The next day felt different. Dave’s mood was almost festive. These birds had shown him the way into a new life, full of possibilities. He decided to make his way downstairs from time to time, especially as a wooden bench near the building’s entrance had not escaped his attention yesterday where the sunshine might be just right. These journeys were now carefully planned and prepared. Dave put on a clean shirt with his best herringbone jumper, he neatly combed his thinning hair and completed the outfit by folding a new white handkerchief into his pocket, from a box of long-forgotten Christmas presents. Only the old slippers had to remain on his feet.


As time passed Dave had become a well-known feature in the apartment bloc. His wife had always said that he was a good listener. Garry on the ground floor had invited him to watch the football one evening and his wife Susan had also made him very welcome. With their two children of school age the flat was decidedly crowded, which reminded Dave briefly of the birds nest on his balcony.


Whenever Moira on level three was at home, she appeared promptly on the landing to ask Dave in, for a cup of tea and ginger cake. There were always problems with her daughter. “The school has telephoned to tell me that Vicky is playing truant again” she burst out. “It’s easy for them to say that I should exert better control when I am out working and she just disappears for hours.” Moira points at a heap of hair-and make up things on the table. “Where does she get the money to buy all that stuff? – certainly not from me!” Tears gather in her eyes. “What ever can I do? You should hear her language towards me!” Wistfully she added: “It’s not easy to be a single mother. A man’s firm hand is what she needs.”


One evening Dave dozed on his well-worn sofa to the sound of his radio, when the door bell rang. A most unwelcome sound since Dave considered the privacy of his own flat out of bounds for neighbours. Only at the second, more insistent, ring he heaved himself up grudgingly. Moira of course. Shaking, she pushed her bulk through the door, her eyes red from crying. “Now it’s happened, what I have always feared. The police has brought Vicky home. She was caught shoplifting at New Look. For once Vicky looked frightened. Thank god it was just a caution, but what might happen next?” She walked to the window. “The police car is gone now, but everybody must have seen it. The shame!” Dave stood in front of her, his lean body bent forward, like a question mark. “A cup of tea?” that always seemed to help. When they had both emptied their cups and Moira had dried her tears she was reluctantly ready to face her own home and Vicky.


The seasons passed while Dave watched the life from his chair on the landings. The orchestra of sounds echoing up and down the stairwell amused him: the percussion of footfalls from heavy boots, tapping children’s steps, the staccato of stilettos, clapping flip flops. Then intermittently the cymbals from bunches of keys and the boom of closing doors. Voices – harsh, soft, loud, faint – Dave now recognized most of them.


On level four, just below his flat, a group of students had moved in and there was music spilling out at the most unexpected hours. The sound of a saxophone, endlessly rehearsing the same piece over and over again, added to Dave’s sound collection. Did he play in a band? Moira hated the noise, but Dave absorbed it all. The role as passive, friendly observer suited him well and he in turn seemed to do some good just by listening.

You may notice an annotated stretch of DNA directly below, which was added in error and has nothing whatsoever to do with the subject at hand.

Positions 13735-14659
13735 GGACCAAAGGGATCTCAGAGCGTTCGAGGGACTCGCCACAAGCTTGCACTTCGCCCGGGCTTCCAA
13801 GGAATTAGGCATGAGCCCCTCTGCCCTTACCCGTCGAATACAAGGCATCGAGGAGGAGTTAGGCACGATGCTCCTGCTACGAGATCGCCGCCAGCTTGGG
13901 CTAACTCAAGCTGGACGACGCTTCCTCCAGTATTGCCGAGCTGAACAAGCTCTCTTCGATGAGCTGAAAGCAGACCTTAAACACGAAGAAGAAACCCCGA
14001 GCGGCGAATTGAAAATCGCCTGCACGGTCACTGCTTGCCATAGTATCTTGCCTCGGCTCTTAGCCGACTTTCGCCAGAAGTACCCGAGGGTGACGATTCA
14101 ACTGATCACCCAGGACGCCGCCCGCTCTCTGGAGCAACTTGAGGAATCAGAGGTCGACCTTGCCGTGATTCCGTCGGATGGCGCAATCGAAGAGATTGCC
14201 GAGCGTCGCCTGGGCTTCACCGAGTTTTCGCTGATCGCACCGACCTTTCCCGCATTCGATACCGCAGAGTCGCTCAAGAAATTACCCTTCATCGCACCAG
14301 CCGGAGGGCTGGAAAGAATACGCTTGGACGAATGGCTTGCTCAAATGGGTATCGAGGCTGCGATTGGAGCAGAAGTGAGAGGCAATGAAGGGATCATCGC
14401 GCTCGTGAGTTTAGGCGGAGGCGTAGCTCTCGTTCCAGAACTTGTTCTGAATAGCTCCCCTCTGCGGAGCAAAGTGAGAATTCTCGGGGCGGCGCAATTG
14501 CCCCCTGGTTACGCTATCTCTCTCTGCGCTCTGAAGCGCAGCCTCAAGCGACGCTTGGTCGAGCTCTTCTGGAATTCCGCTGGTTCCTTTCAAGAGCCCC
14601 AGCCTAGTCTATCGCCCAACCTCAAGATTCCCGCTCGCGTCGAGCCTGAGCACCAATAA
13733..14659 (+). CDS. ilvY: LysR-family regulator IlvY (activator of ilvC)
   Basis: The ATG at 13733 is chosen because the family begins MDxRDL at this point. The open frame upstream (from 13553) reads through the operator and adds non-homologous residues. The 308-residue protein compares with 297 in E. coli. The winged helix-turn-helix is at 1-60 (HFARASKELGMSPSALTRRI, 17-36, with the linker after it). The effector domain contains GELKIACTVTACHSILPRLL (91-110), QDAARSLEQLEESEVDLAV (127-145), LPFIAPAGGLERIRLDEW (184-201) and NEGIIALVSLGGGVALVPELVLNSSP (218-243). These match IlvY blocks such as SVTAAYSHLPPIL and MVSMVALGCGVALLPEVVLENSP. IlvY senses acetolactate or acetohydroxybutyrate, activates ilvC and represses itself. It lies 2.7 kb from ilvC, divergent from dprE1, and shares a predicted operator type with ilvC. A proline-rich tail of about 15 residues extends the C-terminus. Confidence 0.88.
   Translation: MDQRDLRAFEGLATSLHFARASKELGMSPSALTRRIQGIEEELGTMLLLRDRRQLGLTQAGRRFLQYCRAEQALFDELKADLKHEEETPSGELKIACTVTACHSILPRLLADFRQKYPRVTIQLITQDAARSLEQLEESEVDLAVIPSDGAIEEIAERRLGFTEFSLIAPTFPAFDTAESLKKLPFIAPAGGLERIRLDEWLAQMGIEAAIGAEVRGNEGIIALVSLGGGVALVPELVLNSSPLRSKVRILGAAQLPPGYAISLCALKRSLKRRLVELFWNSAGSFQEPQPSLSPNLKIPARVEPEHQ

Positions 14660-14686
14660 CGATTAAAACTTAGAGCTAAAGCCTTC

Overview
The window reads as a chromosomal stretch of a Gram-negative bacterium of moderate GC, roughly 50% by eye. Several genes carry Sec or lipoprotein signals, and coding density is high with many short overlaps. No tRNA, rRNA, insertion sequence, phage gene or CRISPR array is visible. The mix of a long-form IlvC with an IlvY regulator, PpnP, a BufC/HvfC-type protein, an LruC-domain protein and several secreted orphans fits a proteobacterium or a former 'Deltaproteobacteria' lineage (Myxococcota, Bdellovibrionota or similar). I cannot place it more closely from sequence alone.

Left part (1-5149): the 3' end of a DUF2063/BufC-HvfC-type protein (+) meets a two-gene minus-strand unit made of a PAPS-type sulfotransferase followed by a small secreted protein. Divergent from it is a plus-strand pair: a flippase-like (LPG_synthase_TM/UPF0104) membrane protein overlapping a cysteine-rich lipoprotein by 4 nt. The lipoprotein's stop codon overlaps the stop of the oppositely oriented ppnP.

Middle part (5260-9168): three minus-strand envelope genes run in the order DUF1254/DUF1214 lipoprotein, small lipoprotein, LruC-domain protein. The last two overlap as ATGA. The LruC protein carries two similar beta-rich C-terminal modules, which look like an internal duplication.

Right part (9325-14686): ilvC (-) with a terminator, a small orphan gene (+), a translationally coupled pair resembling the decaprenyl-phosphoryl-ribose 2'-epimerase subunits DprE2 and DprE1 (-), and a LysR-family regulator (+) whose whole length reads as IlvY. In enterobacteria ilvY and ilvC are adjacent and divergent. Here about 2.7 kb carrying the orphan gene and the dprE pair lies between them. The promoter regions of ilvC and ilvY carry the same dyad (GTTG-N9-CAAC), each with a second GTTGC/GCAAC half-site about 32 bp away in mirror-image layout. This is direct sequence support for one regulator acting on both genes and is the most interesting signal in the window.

One recent afternoon when the autumn sun had warmed him on the bench outdoors,  he lazily watched the group of boys with their skateboards on the road. Of course it was the youngest who again fell over. This time it seemed worse than usual and he painfully limped to Dave’s bench, with blood trickling down his leg from the knee. Dave knew him. It was Garry and Susan’s boy Steve, perhaps ten years old. Since both of his parents would be out at work, Dave did his best to console him. He bandaged the wound with his white handkerchief and talked to the boy, till he became calmer.  “The gang,” Steve motioned to the group of skateboarders, “they say that you are an old geezer and…and that you have one foot in the grave.” Dave permitted himself a thin smile. “Well, as you can see I have both feet firmly on the ground.”  As if to confirm this he glanced down to his slippered feet. “You know, Steve, I was just like you when I was your age. Skateboards were not invented then but I was an excellent swimmer. I won prizes with my school team.”  “You won prizes?” Steve glanced at him doubtfully. “Yes, honest, and I used to look just like you then.”  Uncomfortably Steve shifted a little further away from Dave. “And you know, Steve, you may not believe this now, one day you will also become an old man and then you will look just like me.” In horror Steve searched Dave’s face, with its deep wrinkles, a mole on his cheek, a tooth gap just visible behind flabby lips. “No, never!” Steve’s injured leg jerked as if he wanted to kick Dave. Then he hurried off to find the comfort of his friends and settled on the kerb near them.


From his favourite bench a few days later Dave noticed a different atmosphere. The skateboarders raced up dangerously close to him, laughing and making rude noises with swimming movements of their arms. “Hey granddad, show us your medals! Want a go on a skateboard?” A conker hit his back, then another one and a few more. Confused and frightened he lifted his hands to his face, wheezing heavily. He scrambled up from the bench and shuffled towards the entrance of his building.


In the hallway a fierce bout of coughing overtook him. He felt his foot slip. Was it a marble? A conker? Wet mud? He lost balance and crashed to the stone floor, hitting his head against the edge of the first stair. Susan found him there, unconscious, with blood streaming from his head.


At the hospital Dave never regained consciousness. His funeral at the cemetery behind the trees was well attended. Dave’s daughter was surprised how many people from his apartment bloc had made time to shed a tear for “Upstairs Dave” who would be missed. “If only he had stayed in his flat my father would be happily alive now” his daughter said. Not everybody agreed.